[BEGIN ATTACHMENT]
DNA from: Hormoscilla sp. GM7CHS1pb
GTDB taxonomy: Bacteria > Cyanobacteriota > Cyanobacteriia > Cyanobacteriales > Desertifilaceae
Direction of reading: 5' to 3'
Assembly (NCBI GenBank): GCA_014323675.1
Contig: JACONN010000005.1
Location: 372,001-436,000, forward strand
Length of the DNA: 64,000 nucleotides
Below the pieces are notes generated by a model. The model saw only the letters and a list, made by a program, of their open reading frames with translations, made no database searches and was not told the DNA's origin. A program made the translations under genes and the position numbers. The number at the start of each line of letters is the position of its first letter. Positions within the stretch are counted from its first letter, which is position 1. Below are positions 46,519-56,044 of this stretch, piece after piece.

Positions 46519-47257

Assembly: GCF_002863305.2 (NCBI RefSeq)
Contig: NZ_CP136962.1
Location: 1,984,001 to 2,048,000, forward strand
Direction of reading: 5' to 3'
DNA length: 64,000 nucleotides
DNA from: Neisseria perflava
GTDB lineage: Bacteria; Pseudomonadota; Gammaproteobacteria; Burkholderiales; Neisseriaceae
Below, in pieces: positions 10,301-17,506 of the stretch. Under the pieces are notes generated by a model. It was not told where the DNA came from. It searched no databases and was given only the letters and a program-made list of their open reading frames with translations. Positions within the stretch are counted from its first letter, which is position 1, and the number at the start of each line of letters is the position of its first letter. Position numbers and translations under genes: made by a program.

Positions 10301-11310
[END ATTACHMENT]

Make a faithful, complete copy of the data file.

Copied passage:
DNA from: Hormoscilla sp. GM7CHS1pb
GTDB taxonomy: Bacteria > Cyanobacteriota > Cyanobacteriia > Cyanobacteriales > Desertifilaceae
Direction of reading: 5' to 3'
Assembly (NCBI GenBank): GCA_014323675.1
Contig: JACONN010000005.1
Location: 372,001-436,000, forward strand
Length of the DNA: 64,000 nucleotides
Below the pieces are notes generated by a model. The model saw only the letters and a list, made by a program, of their open reading frames with translations, made no database searches and was not told the DNA's origin. A program made the translations under genes and the position numbers. The number at the start of each line of letters is the position of its first letter. Positions within the stretch are counted from its first letter, which is position 1. Below are positions 46,519-56,044 of this stretch, piece after piece.

Positions 46519-47257

Assembly: GCF_002863305.2 (NCBI RefSeq)
Contig: NZ_CP136962.1
Location: 1,984,001 to 2,048,000, forward strand
Direction of reading: 5' to 3'
DNA length: 64,000 nucleotides
DNA from: Neisseria perflava
GTDB lineage: Bacteria; Pseudomonadota; Gammaproteobacteria; Burkholderiales; Neisseriaceae
Below, in pieces: positions 10,301-17,506 of the stretch. Under the pieces are notes generated by a model. It was not told where the DNA came from. It searched no databases and was given only the letters and a program-made list of their open reading frames with translations. Positions within the stretch are counted from its first letter, which is position 1, and the number at the start of each line of letters is the position of its first letter. Position numbers and translations under genes: made by a program.

Positions 10301-11310